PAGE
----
Chapter 3: Insolence
Sunday, 05 April 2009
Chapter 3: Insolence

    "Ezquirre!" Duarte shouted as came riding down to the old squire's quarters. João had bought a fine stallion, that had to be said. Not too fast, but very strong, quite unlike Ezquirre. He had had enough of him. He'd send him back today. Back to his father. Old Hernandez, a good knight. Proud, brave, strong of resolve, not unlike himself. Ah, the battles they had fought together, few but as sweet as the scent of rosemary in the early morning. Sweet was the air when the ground was drenched with the blood of foes. Sweet was the water when mingled with the blood of the slain. Sweet was the sound of the beheading of cowardly captives. War, oh glorious war, where would we be without you? He was getting old, too old. One more battle, one more charge, before the end? It would be a good end, to die on the sword of a worthy foe. But alas, it was peace.
    He approached the door to Ezquirre's quarters. There was no doubt that the lazy squire was there, Ezquirre never went anywhere without being ordered to do so and as far as he knew, he hadn't ordered him to go anywhere.
    "Ezquerre!" He said again, as he opened the door. The squire's quarters, far too good for the third son of a brave man, yet to prove his honour. Ha! Ezquirre never had honour to begin with, no honour, no courage. At times he wondered if he truly was the son of his father, he possesed none of the knightly courage. Alas, he would never know if the young man could become a real man on the field of battle, he wouldn't get the chance.
    "Ezquirre!" He said for the third time. No answer. Sounds came from the other chamber. Someone was trying to get away. Intruders! Duarte grasped his sword and burst into the room. He swung his sword. At Ezquirre. The sword missed the fortunate squire by inches. His cheeks turned ruby, he wasn't alone. On the floor a woman laid, half-dressed. She turned her head away, but Duarte had already recognised her, it was one of the peasants. His face too turned a slightly darker shade of ruby. How dare he, with a peasant? Was he not of noble blood? How could he smear his father's name with the shame of peasantry blood?! Insolence! Brutality!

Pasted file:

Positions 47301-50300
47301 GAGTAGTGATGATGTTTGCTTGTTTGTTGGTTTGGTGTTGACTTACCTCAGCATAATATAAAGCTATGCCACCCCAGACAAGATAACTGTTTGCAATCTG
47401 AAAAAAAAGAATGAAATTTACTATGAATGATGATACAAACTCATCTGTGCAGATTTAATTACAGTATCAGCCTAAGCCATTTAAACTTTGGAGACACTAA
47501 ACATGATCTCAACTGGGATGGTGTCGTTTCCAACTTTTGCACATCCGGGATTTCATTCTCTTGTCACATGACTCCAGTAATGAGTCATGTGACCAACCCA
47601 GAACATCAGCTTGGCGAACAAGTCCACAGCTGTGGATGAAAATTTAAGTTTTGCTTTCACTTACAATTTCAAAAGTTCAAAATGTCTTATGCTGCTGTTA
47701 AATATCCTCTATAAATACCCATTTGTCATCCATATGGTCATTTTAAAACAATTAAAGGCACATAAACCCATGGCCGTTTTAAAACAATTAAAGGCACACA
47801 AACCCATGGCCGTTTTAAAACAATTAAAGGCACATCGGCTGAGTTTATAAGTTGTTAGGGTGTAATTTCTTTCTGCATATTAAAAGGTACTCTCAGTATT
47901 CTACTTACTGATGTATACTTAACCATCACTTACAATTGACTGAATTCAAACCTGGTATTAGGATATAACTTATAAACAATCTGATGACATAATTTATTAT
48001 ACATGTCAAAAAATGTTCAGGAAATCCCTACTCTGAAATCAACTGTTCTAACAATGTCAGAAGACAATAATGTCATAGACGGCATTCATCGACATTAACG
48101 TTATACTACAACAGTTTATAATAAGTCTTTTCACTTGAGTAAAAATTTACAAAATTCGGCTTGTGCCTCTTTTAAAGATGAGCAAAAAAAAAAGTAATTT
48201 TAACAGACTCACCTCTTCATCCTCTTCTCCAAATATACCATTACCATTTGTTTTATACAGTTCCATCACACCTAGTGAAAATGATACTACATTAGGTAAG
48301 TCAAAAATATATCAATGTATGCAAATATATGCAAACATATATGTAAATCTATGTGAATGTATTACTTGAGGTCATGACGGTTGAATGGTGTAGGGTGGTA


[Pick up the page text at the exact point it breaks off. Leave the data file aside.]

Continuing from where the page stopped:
"Ezquirre! Out! Now, now!" He barked at the trembling squire. Duarte's sword was only a finger's length from his face. He stood up and scurried away, leaving only Duarte and the peasant woman in the room.
    "You!" He said coldly, restraining his boiling rage. "Away. Now." He pointed his sword at the door. She picked up her clothes and ran out. He was alone. Sheathing his sword, he said down on one of the wooden chairs in the small room. He'd have to send word to Hernandez, his family had the right to know what shame their son had cast upon them. Ezquirre, son of Hernandez, a brave knight of Myrmidia. And yet, yet the insolent son had dared to mingle his soul with the dark, rotten one of a peasant woman. Poor old Hernandez, that one of his sons should do this to him. Ezquirre, and Catarina. Why? Why Catarina, why had he chosen to betray his heritage? He couldn't grasp it. And what would happen to Catarina, she had tempted a nobleman. Severe punishment, that she deserved. Execute her, perhaps. He had to calm down first. The anger still flowed through his blood. One made rash decisions when charged with anger, he could not have that. He would be just in his ordeal. His ordeal, he hated to admit it, but João still decided.


    "So you're on your way to Belmoz?" Joáquin asked the stranger. So far the man hadn't said anything. They were nearing Belmoz, One more hill and they'd be there. A new shipped had docked at the harbour. Supposedly Arabyan trade vessel, it was a lot larger than the Tilean ones. He hadn't seena lot of them lately. From what he'd heard, it was Arabyan corsairs these days, few traders. Not that it bothered Joáquin much. Arabyan, Tilean or even Marienburgers, as long as they paid.
    "Yes." The stranger answered, absently staring at the Belmoz harbor. That wouldn't do as an answer.
    "For what purpose, if I may ask?" He said. The man didn't even move. The insolence of the stranger, he was allowed to lift on his cart, yet he refused to say anything. Luckily, they were almost in Belmoz. He'd walk down the market with Jañina, see if there was some nice Arabyan pottery they could afford. Maybe Jeruel was in town too, the bastard still owed him money. He grinned. Old Jeruel, no one quite knew what he did for a living. He could be a beggar, could be a thief. He himself claimed he was a feared mercenary warrior. No one doubted the correctness of his claims, everybody knew they were false. Dirty old rat, but a nice fellow to drink with. At least he was always at that inn. Ah, Ravished Rosanne's, what man hadn't been there, hadn't heard the tales? Many stories he had heard over there, tales of heroic knights of Estalia and Bretonnia, fanciful tales of Deamons and Goat-men in the darker forest, and other stories that are only good after a couple of tankards of home-brewed beer. Ah, the beer of Ravished Rosanne's, it was almost as good as the grapes in the back of his cart. Almost as good.

Last Updated ( Monday, 06 April 2009 )